First, the floor needs to be completely covered, with all seams overlapped 6" to 12" and sealed with tape. While duct tape is a wonderful product with countless uses, it does not do a good job sealing the seams of a vapor barrier. A quality, water-proof vinyl tape designed specifically for sealing the seams is recommended.
Wrapping the Crawlspace Piers
Second, the floor material needs to be sealed around all the foundation supports. Whether steel posts or concrete block piers, it is necessary to prevent the migration of water vapor from around the foundation supports. This is usually done by wrapping the piers - sealing the piers with the vapor barrier 6" to 12" up from the floor. This provides a sealed pier to which the floor material can be sealed to using seam tape.
Wrapping the piers can be a little problematic. No safe, nonflammable, nontoxic construction adhesive is effective with the available materials except for a newly developed, patented proprietary wall and pier liner. The vapor barrier is typically applied to the piers using a combination of tape, mastic, caulk, and mechanical fasteners. The mechanical fasteners require that holes be drilled into the piers using a masonry bit and hammer drill. This adds exponentially to the installation labor.
The patented wall and pier liner can be applied to most any surface using a low VOC and nontoxic construction adhesive. Being low VOC and nontoxic, it is nonflammable and safe to use in the confined area of a crawlspace. It can be safely installed in a fraction of the time. It is the only material of its kind and can be ordered from it manufacturer.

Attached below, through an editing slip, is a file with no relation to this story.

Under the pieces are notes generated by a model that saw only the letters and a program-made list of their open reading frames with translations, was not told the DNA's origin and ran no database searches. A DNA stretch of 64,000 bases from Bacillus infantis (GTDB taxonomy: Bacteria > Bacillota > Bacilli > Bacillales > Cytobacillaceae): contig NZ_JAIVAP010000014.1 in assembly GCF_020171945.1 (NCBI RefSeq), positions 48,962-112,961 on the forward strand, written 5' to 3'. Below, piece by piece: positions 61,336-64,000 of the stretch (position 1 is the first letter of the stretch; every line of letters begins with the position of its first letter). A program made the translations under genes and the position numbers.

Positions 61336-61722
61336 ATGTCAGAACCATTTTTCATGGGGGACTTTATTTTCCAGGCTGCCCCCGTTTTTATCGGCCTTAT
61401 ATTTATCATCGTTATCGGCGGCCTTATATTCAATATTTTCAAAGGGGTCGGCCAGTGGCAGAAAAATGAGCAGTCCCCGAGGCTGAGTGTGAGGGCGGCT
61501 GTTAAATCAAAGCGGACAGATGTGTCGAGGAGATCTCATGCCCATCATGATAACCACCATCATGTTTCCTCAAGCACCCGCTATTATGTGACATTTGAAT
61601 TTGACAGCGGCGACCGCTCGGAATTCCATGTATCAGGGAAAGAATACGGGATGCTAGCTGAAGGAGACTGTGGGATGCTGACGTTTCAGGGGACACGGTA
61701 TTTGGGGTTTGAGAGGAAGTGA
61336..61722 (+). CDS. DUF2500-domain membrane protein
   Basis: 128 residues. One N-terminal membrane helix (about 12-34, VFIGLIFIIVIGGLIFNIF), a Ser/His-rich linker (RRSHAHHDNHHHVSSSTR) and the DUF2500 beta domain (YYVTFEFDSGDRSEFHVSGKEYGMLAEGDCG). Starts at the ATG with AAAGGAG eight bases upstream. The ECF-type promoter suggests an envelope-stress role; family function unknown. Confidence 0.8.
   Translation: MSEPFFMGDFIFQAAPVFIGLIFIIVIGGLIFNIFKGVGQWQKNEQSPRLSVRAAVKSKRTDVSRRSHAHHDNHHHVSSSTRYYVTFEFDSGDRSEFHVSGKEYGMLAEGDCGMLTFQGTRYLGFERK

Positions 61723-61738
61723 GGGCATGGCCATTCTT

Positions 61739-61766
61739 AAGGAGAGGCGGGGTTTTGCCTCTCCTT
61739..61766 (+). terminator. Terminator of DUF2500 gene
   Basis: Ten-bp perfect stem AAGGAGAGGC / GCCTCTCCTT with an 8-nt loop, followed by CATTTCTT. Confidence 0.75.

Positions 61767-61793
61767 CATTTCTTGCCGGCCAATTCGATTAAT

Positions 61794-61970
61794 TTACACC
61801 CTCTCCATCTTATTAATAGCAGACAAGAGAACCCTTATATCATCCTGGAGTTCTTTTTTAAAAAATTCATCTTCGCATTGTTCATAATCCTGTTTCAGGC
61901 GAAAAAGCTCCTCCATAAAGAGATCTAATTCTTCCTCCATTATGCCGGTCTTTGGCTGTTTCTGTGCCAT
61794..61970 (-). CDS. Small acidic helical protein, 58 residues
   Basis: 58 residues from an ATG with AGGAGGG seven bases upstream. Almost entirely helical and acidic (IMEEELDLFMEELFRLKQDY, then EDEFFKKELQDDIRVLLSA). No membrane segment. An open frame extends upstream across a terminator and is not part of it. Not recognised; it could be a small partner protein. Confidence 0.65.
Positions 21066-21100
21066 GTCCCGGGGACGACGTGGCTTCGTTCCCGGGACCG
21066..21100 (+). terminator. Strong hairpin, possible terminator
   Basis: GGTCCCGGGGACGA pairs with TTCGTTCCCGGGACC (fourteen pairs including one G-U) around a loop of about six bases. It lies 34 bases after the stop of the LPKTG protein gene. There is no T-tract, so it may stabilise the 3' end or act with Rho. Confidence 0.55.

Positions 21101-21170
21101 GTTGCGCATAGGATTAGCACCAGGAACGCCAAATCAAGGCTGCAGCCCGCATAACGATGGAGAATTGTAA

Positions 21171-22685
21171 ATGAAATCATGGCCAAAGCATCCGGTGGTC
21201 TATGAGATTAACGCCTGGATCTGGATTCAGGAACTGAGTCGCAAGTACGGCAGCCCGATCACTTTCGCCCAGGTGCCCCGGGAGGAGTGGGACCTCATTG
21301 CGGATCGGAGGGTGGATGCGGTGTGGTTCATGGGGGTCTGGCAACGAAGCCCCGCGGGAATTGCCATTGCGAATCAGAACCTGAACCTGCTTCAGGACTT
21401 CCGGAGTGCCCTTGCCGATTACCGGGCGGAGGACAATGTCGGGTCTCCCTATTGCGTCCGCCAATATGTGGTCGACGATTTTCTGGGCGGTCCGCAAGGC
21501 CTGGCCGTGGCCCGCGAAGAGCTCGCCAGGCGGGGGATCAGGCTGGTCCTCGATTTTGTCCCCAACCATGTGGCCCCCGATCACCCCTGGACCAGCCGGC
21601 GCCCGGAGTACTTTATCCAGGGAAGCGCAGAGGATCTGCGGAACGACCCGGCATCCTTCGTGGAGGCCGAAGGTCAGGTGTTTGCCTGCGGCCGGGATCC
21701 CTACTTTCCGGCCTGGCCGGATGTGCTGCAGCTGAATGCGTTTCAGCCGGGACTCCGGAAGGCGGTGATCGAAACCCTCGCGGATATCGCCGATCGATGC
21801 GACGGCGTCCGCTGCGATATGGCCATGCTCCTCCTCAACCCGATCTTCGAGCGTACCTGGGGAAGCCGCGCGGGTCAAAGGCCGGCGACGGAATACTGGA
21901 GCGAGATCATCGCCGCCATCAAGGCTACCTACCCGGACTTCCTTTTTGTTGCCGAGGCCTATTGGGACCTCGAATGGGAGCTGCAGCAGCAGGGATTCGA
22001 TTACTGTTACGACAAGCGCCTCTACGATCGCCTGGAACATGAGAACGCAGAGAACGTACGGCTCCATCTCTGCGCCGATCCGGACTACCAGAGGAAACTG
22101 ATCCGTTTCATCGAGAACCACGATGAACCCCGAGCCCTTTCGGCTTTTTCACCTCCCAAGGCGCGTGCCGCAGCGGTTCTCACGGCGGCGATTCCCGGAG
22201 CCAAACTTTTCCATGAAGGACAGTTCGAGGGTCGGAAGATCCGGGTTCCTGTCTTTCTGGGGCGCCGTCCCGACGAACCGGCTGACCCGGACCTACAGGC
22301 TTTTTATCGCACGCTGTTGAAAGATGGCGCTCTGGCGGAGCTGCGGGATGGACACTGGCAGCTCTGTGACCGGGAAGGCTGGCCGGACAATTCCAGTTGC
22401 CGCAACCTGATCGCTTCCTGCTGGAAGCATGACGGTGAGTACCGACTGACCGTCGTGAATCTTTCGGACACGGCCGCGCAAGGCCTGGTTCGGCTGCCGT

Sealing the Crawlspace Walls
Finally, regardless of whether you're installing a vapor barrier in a vented crawlspace or doing a full encapsulation, it is necessary to seal the floor material to the crawlspace walls. Most experts agree that this is a vital step for a well installed barrier or encapsulation.
If installing a vapor barrier, the floor material should be sealed to the wall 6" to 12" above the outside grade. Like wrapping the piers, most companies recommend the tape-caulk-mechanical fastener combination. The mechanical fasteners should be placed every two to three feet long the perimeter of the crawlspace. If taking this approach, be sure to use a respirator as concrete dust can cause severe respiratory problems.
If doing a full encapsulation, the entire wall, a minimum of three inches down from the sill plate to allow for a pest control inspection, should be sealed. Enough floor material can be purchased to extend up the walls or, the method we've found easiest, the wall is covered and sealed with a wall liner and the floor material is sealed to the wall liner using seam tape. Regardless of which method you use, the vapor barrier must be securely attached and sealed to the wall.
The manufacturer of the pier wrap also makes a patented wall liner that attaches to and seals the wall in one simple step. It reduces installation time by several hours. Like the pier wrap, it is available from the manufacturer.
Improving a Home's Indoor Air Quality by Crawl Space Encapsulation